1. Do you think this time of pandemic has made a substantial delay and declined the activity rate of the functioning of various government agencies and organisations?

The pandemic has thrown up some new challenges. Human life has been in peril just like the wartimes, our preparedness and faith in science has been questioned. These days there is no bush to hide behind. The risk to human life is critical and treacherous. There has not only been an unprecedented fall in productivity of the people but also our Indian economy has faced a major setback particularly the infrastructure of the informal sector. But our only piece of consolation is that the rest of the world too has shared the same fate and the global economy in large has deteriorated.


  1. How much do you think legal education and legal awareness has evolved since the time you were a student of law? According to you, what is the biggest loophole in the contemporary legal education system?

Today legal education has expanded exponentially, laws and regulations are there in all walks of life. only the most sincere, well read, efficient and precocious can survive. While the law schools have emerged as the temples of composite education, there is need for both the students and the teachers to be well versed not just in the legal literature but also expanding their knowledge into practical fields as well. Both the law firms and courtrooms are very demanding. I used to enjoy arguments in the courts. To me it was like music and listening to it and bracing myself with it was an art.


  1. What were the best moments and regrets of your career?

The best moments of my service were in Assam and Meghalaya. The mighty Brahmaputra was a great inspiration. The connection with the simple people was blissful, it was then when I realised a crucial difference between “service” and a cushy job. Dealing with the Chief Minister was a two-way learning process, I could tell him in private if he did something wrong or against the rules, we would both get into trouble so he would simply retract with a smile. He could similarly talk with frankly with me.

My biggest regret was the unfortunate mid-air collision on 12-11-1996, when a Saudi Arabian flight collided with a Kazakh airline flight leading to 349 fatalities over Charkhi Dadri in Haryana. Even though it was caused by pilot’s error and misjudgment, I being the Chairman of Airports Authority of India back then felt agonised as a human being because of this distressing event.


  1. So at this point of time, when you look back at the trajectory of your life, how would you like to be seen or known?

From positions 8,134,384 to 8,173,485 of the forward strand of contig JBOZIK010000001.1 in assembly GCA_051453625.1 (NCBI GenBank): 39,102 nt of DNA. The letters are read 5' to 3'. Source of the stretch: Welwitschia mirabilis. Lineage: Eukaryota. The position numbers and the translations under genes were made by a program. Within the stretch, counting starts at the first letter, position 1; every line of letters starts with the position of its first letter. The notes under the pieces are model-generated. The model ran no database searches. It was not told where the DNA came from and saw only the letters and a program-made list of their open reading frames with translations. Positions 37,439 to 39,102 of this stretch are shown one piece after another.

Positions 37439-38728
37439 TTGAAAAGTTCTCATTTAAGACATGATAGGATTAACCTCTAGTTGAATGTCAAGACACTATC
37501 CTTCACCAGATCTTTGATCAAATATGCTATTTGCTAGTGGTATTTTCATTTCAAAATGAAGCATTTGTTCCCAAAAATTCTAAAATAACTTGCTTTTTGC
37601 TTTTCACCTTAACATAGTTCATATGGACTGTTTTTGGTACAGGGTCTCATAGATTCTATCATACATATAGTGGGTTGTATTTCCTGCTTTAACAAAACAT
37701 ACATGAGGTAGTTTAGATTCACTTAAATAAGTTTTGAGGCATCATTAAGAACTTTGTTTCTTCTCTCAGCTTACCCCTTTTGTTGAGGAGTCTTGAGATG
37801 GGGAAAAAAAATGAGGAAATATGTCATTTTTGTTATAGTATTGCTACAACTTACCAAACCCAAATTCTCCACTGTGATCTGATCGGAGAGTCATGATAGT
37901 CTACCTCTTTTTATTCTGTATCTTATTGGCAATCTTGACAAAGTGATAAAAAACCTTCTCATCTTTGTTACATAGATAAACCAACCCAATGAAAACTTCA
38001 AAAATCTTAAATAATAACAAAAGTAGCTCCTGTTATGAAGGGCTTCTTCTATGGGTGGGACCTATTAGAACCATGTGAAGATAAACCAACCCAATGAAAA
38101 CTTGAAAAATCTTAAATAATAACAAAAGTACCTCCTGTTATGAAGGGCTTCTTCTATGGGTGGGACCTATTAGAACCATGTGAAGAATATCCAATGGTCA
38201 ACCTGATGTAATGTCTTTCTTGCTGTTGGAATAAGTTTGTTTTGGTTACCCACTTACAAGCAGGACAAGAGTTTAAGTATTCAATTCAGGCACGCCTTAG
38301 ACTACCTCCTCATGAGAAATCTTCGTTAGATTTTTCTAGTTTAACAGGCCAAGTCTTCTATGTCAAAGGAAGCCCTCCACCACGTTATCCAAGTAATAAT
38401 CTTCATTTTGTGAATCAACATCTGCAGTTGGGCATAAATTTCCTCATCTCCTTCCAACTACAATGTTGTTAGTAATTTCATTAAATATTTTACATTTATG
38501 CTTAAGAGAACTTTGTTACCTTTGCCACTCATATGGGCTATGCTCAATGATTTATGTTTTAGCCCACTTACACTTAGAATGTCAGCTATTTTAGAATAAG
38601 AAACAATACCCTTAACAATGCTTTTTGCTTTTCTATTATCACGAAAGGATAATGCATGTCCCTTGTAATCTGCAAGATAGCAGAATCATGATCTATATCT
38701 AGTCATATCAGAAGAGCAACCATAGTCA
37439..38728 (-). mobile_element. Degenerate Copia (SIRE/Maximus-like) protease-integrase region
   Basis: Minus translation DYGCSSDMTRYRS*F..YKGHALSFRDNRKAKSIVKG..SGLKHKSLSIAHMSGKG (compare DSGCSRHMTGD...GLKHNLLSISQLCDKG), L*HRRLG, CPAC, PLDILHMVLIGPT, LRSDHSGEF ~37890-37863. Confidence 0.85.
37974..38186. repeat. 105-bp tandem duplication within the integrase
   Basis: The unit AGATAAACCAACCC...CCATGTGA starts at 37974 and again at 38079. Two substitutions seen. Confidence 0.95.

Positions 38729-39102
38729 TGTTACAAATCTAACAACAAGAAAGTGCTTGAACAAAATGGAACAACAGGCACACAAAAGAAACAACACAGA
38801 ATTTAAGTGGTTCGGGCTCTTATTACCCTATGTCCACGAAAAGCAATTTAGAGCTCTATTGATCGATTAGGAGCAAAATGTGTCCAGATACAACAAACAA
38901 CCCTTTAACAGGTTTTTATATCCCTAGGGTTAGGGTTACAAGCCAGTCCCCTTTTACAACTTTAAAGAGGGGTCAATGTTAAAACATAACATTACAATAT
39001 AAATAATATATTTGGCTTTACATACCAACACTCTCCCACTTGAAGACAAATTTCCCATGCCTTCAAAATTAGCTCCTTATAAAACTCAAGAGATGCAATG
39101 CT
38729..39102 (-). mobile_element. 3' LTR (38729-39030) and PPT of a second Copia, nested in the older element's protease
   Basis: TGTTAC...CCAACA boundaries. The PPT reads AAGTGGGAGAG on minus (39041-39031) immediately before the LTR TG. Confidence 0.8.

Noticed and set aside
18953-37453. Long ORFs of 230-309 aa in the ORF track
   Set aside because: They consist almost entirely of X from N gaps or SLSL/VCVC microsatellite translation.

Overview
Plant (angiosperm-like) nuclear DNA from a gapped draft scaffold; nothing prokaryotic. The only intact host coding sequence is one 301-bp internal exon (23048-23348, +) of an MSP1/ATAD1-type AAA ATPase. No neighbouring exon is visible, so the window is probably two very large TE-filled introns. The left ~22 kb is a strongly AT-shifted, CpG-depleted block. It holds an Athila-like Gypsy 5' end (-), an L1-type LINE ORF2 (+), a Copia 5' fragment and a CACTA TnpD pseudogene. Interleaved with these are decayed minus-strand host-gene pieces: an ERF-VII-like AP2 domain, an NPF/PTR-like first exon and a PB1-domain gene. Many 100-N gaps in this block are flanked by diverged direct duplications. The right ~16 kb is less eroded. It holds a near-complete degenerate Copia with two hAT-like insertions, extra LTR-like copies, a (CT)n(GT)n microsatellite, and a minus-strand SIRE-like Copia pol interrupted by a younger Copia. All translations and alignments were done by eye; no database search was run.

I would like to be known as a humane administrator who was happy to listen and be fair. It gave me immense joy when I visited some villages, which were the first time visited by a District Magistrate since the independence of India.


  1. What are the other areas that interest you as a person?


I am an avid reader, and reading still remains my passion.


  1. One particular thing that you have always wanted to do but could not do owing to your hectic round the clock job schedule?

Writing about my experiences is something that I have not been able to do partly because of my hectic schedule and partly because of my lethargy.


  1. Any tips for the law students who want to pursue civil services or judiciary?

Law students need to be more aware in general, because the competition is indeed very tough today compared to the past. But the positive aspect of this is that women are proactively entering both these fields in larger manifolds. So it is very likely that with the advent of more women into administrative and judicial fields, the gender bias will certainly reduce in the future  and our country will be a much safer, accepting and an equitable place for each and every person irrespective of their caste, colour or sexual orientation. I firmly believe that atrocities and crimes against all sexes should be condemned and taper off overtime.


  1. Lastly, any parting message for our readers?

On a concluding note, my last piece of advice to everyone who is reading this is to follow your instincts and dream, then work hard endlessly to turn those dreams into reality. Let a bit of spirituality always anchor you in the right direction. It may be Bhagwan, Allah, Jesus or Guru Nanak, you need to have faith. If your thoughts, actions and words are in synchronisation, no power on earth can stop you.